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Tuesday, May 4, 2010

Medicare is Teaching Private Health Plans about Free Market Principles

I never thought that I would write a title about the Center for Medicare and Medicaid Services (CMS) is teaching private health plans about free market principles. I shouldn't be surprised considering how our current president has captured the merchandising opportunity that passing health care legislation presented. My sister bought me a T shirt from Obama's store that immortalized Joe Biden's reference that health care reform is a big f#cking deal. After seeing the Obama store, I don't see how anyone can accuse Obama of being a socialist. That's like accusing Dick Cheny of being nice.

Back to Medicare's venture into capitalism. They recently issued a memo announcing that if a health plan has multiple Medicare Advantage plan designs, there must be a significant difference the total out of pocket costs for a member. Medicare analyzed utilization for 15,000 Medicare members to come up with the significant cost difference at $20 per month between 2 plans that a company offers. Therefore, if a plan has 2 different Medicare Advantage plans (in the same category like both HMO or both PPO), than the member's copays, coinsurance and other costs must have greater than a $20 per month difference.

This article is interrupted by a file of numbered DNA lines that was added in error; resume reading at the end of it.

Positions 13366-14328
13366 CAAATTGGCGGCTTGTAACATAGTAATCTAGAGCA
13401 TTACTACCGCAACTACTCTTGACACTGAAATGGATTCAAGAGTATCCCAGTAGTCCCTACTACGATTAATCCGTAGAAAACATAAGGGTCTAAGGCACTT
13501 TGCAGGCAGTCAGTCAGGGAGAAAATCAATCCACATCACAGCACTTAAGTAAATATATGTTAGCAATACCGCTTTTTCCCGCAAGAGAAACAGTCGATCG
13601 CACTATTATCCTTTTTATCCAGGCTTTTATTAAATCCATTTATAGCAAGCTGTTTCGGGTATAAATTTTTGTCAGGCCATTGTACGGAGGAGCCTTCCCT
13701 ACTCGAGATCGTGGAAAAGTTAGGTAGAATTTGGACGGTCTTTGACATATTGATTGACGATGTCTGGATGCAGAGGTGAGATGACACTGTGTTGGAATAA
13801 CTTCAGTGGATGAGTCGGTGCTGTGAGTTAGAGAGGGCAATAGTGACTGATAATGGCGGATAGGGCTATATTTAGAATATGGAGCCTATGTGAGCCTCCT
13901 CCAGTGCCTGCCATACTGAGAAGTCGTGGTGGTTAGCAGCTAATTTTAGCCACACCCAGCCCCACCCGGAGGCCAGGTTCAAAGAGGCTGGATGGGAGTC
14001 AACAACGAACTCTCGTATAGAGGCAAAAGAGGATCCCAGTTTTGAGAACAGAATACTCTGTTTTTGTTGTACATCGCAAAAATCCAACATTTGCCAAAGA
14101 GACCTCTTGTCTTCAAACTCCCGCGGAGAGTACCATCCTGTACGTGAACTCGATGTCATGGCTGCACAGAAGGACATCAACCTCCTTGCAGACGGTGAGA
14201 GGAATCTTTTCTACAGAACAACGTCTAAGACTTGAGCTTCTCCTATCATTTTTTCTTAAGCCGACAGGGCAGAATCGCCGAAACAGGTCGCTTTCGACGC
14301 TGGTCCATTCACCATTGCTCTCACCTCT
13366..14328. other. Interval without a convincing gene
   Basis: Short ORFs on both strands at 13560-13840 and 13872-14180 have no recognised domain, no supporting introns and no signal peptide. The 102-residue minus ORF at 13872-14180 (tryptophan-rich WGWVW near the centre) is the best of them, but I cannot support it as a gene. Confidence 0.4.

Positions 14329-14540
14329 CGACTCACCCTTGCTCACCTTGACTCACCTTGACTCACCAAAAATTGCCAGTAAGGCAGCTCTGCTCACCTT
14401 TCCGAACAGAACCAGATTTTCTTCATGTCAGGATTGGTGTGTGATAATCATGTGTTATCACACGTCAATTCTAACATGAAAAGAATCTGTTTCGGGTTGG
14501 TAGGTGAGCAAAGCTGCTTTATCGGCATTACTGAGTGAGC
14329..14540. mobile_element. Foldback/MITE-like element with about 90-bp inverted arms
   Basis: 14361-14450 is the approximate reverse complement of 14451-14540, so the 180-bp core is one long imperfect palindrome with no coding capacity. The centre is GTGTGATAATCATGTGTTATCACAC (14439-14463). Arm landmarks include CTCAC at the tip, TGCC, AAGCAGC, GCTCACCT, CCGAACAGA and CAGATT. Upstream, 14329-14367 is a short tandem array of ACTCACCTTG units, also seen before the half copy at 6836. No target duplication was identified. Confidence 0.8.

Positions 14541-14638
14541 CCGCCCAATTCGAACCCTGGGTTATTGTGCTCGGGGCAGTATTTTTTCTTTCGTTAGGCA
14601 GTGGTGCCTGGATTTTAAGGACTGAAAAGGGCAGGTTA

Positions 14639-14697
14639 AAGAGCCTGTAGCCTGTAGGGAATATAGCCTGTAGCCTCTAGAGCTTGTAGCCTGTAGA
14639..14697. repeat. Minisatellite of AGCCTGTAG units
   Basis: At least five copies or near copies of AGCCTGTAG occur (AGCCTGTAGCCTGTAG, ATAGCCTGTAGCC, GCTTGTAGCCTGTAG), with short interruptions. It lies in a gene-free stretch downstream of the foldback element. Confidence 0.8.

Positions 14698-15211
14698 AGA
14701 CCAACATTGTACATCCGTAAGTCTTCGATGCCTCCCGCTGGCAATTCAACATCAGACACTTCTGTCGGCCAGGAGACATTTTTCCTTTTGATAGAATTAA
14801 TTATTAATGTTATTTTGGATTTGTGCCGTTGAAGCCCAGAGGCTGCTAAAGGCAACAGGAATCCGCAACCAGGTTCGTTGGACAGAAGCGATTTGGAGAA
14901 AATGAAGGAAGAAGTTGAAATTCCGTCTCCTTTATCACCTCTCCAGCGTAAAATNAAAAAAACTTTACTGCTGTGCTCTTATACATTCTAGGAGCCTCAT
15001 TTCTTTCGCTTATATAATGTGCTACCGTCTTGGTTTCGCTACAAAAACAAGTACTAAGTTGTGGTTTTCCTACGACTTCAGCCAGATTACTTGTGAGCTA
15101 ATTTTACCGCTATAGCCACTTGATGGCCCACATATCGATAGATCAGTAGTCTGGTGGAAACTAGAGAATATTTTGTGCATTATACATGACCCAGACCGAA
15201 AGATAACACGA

This is good old fashioned proper product segmentation. Good product design will result in plans that appeal to different segments based on how much they want to spend and the difference in benefit design. If plan sells 2 HMO plans and the only difference is the color of the brochures and $500 in hospital visit copays, that's poor product development. That's like selling cars whose only difference is the size of their spoiler. Or breeding yak whose only difference is whether there fur turns into dread locks (I haven't made an animal husbandry joke in a while). Those are 2 overlapping plans and the insurance company should have the good sense to terminate one of those plans or change it. They appeal to the same segment of customers and offer no significant choice or benefit.

However, private insurance plans have not done that themselves which is why Medicare has stepped in with a good lesson on proper product segmentation. In the early wild west of the Medicare Modernization gold rush, health plans through some plans on the wall just to see what stuck. Some ideas didn't work and it's the private plans fault for not correcting their portfolio on their own.

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